EEME makes monthly hands-on project kits and online lessons to teach kids electronics.
Due to COVID-19, my 3rd grade son will continue distance learning. As I watch over his day-to-day education, I am learning a lot on how to be a more effective home educator.
As a break from writing about electronics, STEM, and EEME, I thought I'd share some of the learning tactics I'm employing while working with my son (and 4 year old daughter too!).
I am a lucky parent. My son loves to read. Over the summer break, he read over twenty Magic Tree House books among many others. While I am impressed with the quantity, I started to ponder about quality of his reading. Does he comprehend what he reads? Does he extract insight? If there's room for improvement (and there's always room for improvement), how can I better coach him on quality reading comprehension?
How to coach quality reading comprehension?
What is quality?
Before I coach quality reading comprehension, I should first define what I mean by quality reading comprehension.
When I read, I often believe that I actually understand what I read. However, when I force myself to pause and elaborate on the last couple of paragraphs or chapter, I am stuck after recalling the broad generalities. I have forgotten the details or insights that help me elaborate on those generalities.
For example, I am currently reading A Guide to Effective Studying and Learning (A great book btw! I will have a review of the book soon!). Upon completing the chapter on self-testing, I am able to recall the general gist of self-testing's benefits to learning. I can list a couple of methods to self-test. But when I force myself to elaborate on why self-testing improves learning, I stall and have to re-read the chapter again to unearth the reasons.
By pausing to elaborate, I increase the likelihood that I remember and comprehend the important insights supporting the general gist. For me, achieving quality reading comprehension means you can elaborate on what you just read.
So reading comprehension requires one to be able to elaborate on what they read. After my son's next Magic Tree House reading session, I asked him what he's read. As expected, my son initially tells me the gist of what happens - Jack and Annie went looking for some sword. When I asked him to elaborate, he stalled. "Dad, what does elaborate mean?"
"It means tell me more about what happened."
He responds, "well I already told you what happened. What more can I say?"
Hmmm, my son's not wrong. I am not asking him in the right way. What do I mean when I ask him to "elaborate"?
When I ask myself to elaborate, what do I actually do? For the majority of my own personal elaboration exercises, I start with a "what". What happened? What was said or stated? What is the hypothesis?
Upon stating the "what", I continue to elaborate on the "why". Why did it happen? Why was it stated? Why is it important? I can continue to deepen my understanding as I continue to ask myself "why" against the last answer I gave.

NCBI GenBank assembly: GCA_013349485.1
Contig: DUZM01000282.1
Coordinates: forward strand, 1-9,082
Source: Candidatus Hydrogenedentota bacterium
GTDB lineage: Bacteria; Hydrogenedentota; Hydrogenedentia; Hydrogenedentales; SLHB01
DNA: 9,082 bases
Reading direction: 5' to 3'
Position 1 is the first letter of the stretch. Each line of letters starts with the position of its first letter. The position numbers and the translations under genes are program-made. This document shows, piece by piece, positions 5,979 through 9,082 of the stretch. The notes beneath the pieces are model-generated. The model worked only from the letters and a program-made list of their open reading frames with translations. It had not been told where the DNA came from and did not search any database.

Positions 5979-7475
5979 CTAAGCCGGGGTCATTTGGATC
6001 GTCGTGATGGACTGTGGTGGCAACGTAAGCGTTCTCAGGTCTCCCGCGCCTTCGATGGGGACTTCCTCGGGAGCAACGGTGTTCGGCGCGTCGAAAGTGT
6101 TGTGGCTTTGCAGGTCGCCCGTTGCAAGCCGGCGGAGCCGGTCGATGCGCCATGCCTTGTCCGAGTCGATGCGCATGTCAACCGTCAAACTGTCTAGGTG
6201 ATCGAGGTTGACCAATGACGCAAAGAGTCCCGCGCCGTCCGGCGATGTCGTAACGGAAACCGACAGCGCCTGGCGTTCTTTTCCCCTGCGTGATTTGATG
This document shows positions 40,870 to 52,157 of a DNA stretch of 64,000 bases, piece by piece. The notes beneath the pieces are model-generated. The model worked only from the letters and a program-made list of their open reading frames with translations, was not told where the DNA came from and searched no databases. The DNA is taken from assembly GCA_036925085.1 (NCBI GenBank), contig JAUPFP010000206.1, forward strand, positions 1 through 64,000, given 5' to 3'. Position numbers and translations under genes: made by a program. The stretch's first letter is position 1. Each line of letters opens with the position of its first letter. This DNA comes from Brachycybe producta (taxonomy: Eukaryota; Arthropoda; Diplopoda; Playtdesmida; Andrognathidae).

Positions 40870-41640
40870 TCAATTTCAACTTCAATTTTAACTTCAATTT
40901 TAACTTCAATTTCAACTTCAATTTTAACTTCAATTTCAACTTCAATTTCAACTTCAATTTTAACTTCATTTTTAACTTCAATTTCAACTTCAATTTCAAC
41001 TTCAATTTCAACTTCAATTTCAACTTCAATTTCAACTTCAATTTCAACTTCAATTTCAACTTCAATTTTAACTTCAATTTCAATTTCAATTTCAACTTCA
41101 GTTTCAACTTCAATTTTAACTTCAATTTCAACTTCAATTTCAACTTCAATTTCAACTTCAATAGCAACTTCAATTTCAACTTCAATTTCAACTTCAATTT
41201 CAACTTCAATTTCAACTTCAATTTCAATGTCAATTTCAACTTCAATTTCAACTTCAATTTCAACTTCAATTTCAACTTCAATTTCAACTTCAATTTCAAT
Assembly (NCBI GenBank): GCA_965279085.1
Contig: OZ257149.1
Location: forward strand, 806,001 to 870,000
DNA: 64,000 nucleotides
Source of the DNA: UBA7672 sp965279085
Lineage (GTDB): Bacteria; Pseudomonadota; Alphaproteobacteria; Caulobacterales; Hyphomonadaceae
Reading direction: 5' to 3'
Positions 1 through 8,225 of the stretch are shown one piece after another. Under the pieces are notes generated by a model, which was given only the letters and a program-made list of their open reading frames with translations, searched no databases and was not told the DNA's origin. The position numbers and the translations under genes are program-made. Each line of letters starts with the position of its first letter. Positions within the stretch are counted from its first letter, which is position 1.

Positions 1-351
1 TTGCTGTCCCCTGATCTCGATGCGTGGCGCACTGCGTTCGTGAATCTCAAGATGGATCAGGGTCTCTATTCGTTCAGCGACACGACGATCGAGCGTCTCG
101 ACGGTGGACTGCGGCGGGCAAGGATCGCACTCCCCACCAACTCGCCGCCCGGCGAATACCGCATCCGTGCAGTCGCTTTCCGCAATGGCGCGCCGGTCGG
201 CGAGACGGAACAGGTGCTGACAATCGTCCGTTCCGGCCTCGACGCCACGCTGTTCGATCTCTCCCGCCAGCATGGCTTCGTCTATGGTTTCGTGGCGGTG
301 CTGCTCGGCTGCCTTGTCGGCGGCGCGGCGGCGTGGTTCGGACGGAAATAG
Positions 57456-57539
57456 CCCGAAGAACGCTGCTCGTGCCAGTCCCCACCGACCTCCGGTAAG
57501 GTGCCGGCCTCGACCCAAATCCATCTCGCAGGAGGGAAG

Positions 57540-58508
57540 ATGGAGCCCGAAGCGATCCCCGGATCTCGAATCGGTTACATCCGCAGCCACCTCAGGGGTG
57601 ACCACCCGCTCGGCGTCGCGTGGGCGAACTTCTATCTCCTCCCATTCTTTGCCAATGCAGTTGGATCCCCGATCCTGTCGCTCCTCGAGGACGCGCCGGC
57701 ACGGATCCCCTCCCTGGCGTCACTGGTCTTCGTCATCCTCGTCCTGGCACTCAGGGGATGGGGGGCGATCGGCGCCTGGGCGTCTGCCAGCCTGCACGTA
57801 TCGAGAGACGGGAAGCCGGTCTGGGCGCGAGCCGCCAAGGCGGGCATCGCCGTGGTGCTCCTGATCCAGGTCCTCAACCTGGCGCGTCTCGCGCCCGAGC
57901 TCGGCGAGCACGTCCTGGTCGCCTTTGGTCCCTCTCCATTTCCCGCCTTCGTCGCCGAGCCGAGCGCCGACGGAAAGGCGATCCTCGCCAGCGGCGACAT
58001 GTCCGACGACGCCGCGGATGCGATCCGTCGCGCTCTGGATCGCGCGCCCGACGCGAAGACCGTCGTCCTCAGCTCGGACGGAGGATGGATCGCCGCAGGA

With this new realization, I returned back to my son. Instead of asking him to elaborate, I asked him to first tell me what happened. Then I follow it up with a series of "why did that happen", "why is that important" type of questions.
Along the way, I can see my son digging deeper into his memory trying to recall insights and details to what he's read. Occassionally, he flips back to various sections of the book to review his answer. The reading slows down a bit, more this is the right way to read. Quality over quantity!
When I can, I will now stop my son's reading to work on this "why" exercise together. I try to encourage him to do it himself but realistically, I doubt he is!? He is only 8 years old after all.
This "why" exercise is actually not a EEME Dad invention. The Five Whys is an established technique to explore cause and effect. Inspired by this problem solving technique, I decided to aim for 5 why's too.
Often times, a series of 5 "why's" winds up to be a lot. At around the 3rd why, he truly runs out of reasons. In that case, I occassionally ask him to hypothesize a reason which seems like a good way to juggle his ability reason cause-and-effect. Perhaps it also sharpens his attention to look for evidence backing his hypothesis as he returns back to reading.
Have I measured my son's improvement in reading comprehension? Honestly, no. I have not tried to run a test to evaluate progress. My gut as a parent and educator suggests that this is a good exercise. Maybe there's a behaviorial psychologist among the EEME community who can help craft a sound scientific experiment to measure the effects from this 5 why's game!
In any case, I welcome you to give the 5 why's exercise a try. I'd love to hear how it works out for your family!
If you found this post insightful, pause and ask yourself the 5 why's. Just kidding!!
But please help share this post with other parents/families who will enjoy reading about my distance learning educator / parenting adventures.
If you are looking for hands-on electronics kits for your 7-12 year old kid, we are still shipping during this COVID-19 fiasco. Each kit is paired with its own online curriculum to teach your family how to build the circuit as well as how the circuit works.
You can learn with EEME in three ways:
Subscribe to our monthly kits - each month we send you a new project.
Make a one-time purchase of our 9 project set - which is effectively the first 9 month's of projects.
Thanks so much, stay safe, and happy building!!
Jack "EEME Dad"